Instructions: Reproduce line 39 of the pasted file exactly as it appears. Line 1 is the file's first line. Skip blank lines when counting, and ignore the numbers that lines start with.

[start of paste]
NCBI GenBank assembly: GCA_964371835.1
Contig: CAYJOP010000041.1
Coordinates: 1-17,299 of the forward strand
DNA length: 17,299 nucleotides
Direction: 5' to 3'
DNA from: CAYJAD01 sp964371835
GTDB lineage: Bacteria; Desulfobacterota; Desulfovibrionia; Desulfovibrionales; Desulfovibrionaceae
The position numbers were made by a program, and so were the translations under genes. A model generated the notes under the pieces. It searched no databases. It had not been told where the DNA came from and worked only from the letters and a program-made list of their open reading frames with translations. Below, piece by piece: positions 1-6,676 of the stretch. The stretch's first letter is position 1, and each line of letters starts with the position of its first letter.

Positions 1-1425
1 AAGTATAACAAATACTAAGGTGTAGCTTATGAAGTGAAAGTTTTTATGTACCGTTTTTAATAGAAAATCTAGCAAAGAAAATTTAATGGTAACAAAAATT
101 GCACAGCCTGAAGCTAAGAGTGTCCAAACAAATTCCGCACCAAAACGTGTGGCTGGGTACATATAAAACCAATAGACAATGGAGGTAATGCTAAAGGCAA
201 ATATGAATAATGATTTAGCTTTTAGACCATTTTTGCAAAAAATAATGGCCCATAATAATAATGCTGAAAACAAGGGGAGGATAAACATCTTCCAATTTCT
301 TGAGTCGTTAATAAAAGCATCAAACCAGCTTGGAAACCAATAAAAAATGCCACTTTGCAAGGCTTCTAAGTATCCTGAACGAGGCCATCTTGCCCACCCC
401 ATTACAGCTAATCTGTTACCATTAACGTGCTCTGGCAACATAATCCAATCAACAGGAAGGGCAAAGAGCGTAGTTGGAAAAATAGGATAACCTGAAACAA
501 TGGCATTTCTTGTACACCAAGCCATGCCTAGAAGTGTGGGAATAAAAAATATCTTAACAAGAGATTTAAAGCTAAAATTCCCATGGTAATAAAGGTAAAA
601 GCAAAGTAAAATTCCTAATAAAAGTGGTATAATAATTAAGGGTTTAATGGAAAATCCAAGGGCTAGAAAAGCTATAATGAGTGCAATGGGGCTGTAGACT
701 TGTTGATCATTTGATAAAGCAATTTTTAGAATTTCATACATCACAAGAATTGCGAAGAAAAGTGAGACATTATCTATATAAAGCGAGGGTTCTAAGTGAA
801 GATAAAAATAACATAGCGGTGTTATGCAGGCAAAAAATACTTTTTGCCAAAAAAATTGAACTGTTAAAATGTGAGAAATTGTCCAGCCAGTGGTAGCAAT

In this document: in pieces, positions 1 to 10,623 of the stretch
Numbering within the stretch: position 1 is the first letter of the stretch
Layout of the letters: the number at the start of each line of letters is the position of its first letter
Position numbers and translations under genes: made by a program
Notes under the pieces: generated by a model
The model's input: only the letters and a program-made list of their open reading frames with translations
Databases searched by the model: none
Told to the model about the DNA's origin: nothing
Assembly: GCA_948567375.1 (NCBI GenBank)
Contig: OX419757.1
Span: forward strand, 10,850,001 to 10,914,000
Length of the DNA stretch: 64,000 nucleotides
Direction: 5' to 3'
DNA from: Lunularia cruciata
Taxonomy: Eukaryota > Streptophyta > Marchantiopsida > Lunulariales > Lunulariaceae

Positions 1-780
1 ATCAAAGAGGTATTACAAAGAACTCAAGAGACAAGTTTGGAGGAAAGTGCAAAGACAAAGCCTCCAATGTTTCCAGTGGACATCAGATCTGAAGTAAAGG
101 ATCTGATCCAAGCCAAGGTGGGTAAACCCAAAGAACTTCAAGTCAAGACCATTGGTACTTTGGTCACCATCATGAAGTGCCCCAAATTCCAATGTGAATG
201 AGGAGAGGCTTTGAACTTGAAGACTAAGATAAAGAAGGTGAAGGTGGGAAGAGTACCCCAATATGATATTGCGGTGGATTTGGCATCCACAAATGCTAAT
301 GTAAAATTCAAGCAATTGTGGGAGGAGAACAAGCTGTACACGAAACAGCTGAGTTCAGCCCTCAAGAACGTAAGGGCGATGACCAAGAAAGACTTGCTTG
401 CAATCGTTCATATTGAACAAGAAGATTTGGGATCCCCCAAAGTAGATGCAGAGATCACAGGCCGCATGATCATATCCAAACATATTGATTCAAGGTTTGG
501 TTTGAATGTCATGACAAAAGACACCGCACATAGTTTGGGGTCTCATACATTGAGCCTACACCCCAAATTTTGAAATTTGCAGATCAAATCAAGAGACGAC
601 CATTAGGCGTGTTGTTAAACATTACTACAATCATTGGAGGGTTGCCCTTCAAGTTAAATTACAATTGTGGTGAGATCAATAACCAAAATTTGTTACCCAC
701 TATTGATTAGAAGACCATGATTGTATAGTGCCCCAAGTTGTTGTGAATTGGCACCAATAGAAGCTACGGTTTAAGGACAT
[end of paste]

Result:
401 CAATCGTTCATATTGAACAAGAAGATTTGGGATCCCCCAAAGTAGATGCAGAGATCACAGGCCGCATGATCATATCCAAACATATTGATTCAAGGTTTGG